It is not breaking news that I often turn toward the airline industry for examples of both good business practices and reprehensible business behavior. Particularly since I am writing primarily for the outdoor recreation and travel industry – and the family campground industry in particular – the airline industry is something akin to that relative from the wealthy side of the family who rarely stays in touch.
It is no secret that there is a generally low level of consumer satisfaction with the airline industry. Seats are getting smaller, fees are increasing, and fares seem to be unresponsive to lower fuel costs. When the price of crude oil fluctuates, as has been the case with recent drops, consumer prices at the pump tend to either rise like a rocket or fall like a feather. In the case of the airlines, even the feather analogy appears to be absent.
Unless you are flying out of or into a hub airport, plan on multiple flights and sometimes lengthy layovers. I just checked rates for a round-trip flight about 5 weeks in advance from Syracuse, New York to Sacramento, California. The fares ranged from $518.00 for a 14-hour flight with two stops to $1,540.00 for a 15-hour flight also with two stops. In either case, while booking through two different airlines (American vs. Alaska Airlines), the actual flights are operated by American Eagle. It almost makes no sense. If I return to the booking engine in a few days, the rates are likely to be entirely different. Without online booking and price comparisons, as well as online airfare watchdog services, non-business airline travel would probably be out of reach for most people.
In the old days prior to the airline deregulation of the 1990s, flights were booked through travel agents who earned base commissions of 10%, with bonuses for add-ons. When that was deemed to be contrary to the interests of consumers – concurrently with the onset of the Internet – companies like Expedia, Travelocity (since acquired by Expedia) and Priceline have filled the void and earn commissions on their services, which typically involve bundling flights with hotels and car rentals.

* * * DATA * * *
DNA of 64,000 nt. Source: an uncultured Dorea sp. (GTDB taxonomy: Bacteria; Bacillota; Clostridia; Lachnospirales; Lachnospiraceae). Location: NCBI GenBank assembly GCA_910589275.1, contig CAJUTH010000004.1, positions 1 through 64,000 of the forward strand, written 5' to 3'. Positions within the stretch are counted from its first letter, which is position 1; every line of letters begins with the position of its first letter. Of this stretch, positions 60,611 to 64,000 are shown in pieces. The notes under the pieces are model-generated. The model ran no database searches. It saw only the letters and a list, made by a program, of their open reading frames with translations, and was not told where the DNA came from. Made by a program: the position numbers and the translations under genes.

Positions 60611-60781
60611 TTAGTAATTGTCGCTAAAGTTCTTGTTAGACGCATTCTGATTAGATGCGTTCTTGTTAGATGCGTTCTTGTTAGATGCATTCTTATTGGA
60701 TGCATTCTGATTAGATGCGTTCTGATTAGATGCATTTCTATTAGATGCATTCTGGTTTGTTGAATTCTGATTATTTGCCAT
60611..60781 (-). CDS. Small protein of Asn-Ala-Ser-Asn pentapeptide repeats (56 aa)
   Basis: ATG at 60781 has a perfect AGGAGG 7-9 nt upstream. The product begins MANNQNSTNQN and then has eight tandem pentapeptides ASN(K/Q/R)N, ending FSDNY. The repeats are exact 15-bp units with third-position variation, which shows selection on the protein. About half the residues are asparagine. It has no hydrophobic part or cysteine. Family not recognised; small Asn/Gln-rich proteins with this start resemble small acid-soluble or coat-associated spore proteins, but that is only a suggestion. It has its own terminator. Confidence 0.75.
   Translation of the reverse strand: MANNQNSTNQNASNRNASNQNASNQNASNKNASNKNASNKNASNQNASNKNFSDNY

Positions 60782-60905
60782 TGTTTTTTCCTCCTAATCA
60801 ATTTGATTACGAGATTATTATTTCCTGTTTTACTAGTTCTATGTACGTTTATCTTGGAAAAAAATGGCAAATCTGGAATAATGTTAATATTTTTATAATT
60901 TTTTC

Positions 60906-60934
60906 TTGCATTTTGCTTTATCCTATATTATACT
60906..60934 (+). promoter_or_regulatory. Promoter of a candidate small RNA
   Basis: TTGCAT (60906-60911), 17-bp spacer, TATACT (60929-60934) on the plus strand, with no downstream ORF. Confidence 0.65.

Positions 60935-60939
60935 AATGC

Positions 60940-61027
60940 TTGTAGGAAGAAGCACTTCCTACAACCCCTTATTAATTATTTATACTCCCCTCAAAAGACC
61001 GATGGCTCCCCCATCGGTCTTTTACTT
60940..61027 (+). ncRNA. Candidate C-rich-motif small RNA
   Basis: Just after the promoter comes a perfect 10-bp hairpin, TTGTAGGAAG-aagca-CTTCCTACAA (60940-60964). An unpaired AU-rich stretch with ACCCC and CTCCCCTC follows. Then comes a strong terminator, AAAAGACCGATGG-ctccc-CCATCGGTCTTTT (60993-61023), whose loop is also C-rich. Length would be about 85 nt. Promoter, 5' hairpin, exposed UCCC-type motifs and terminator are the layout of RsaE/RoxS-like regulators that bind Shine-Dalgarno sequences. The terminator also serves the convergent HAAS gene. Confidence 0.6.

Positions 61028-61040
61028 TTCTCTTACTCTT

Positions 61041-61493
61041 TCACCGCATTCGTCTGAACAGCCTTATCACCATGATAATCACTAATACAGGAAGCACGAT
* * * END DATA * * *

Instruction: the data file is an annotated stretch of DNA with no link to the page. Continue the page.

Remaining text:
Whether booking through one of these giant online travel agencies or directly through an airline, the fees only begin with the actual airfare. When you book a flight, you are urged to upgrade to business class, pay extra to choose your assigned seating, pay extra for priority boarding, pay for checked baggage, and of course use or earn frequent flyer miles via your airline credit card. The airlines actually sell passengers “miles” that are later used for free or discounted flights. I guess when you come right down to it, buying miles is not that much different than buying a gift card at a discount – something that is most advantageous to the companies that are using consumers’ money between the time of purchase and redemption.
The question for the owners of small travel-related businesses like campgrounds becomes how to determine what can be taken from the business model of the airlines and then successfully applied on a smaller scale. The key is to choose the profit sources that will not infuriate your customer base. For example, nobody likes the ever-shrinking leg room – what the airline industry refers to as “seat pitch”, the distance between the back of one seat and the back of the seat in the previous row. Imagine the reaction if a campground consistently reconfigured its sites to become smaller and smaller, jamming one campsite as close as possible to the next.
On the other hand, there are add-on services that are likely to be broadly accepted. Campers have long accepted the fact that a larger, full hook-up, pull-thru site is going to cost more than a tent site with no hookups, and that there will be a wide range of prices in between. They also expect to pay a premium for weekends, holidays, and your prime season. Fee-based options such as private restrooms, cottage linen service, fee-based wi-fi, higher caliber arts and crafts, and late check-outs only apply to people who choose to use those premium services, and they represents opportunities for added profits.
The fee-based airline innovation that is likely to do the most for the campground industry from this point forward is be dynamic pricing. The least expensive days to fly are not coincidentally the least popular air travel days: Tuesdays, Wednesdays and Saturdays. The best day and time to buy air travel tickets is generally Tuesday at around 3:00 PM, Eastern Time, and the best time to buy domestic fares is 30-90 days prior to departure. Notice how most flights are generally booked to capacity. Dynamic pricing will provide your guests with an incentive to book early – and ensure your highest possible occupancy rates – while maximizing your income from people who wait until the last minute. Quite likely, those dynamically priced reservations will be booked through one of a variety of online booking services.
Embrace innovations that will help you to run your business more profitably, and never fear emulating successful business practices from other industries, in this case the airlines.
This post was written by Peter Pelland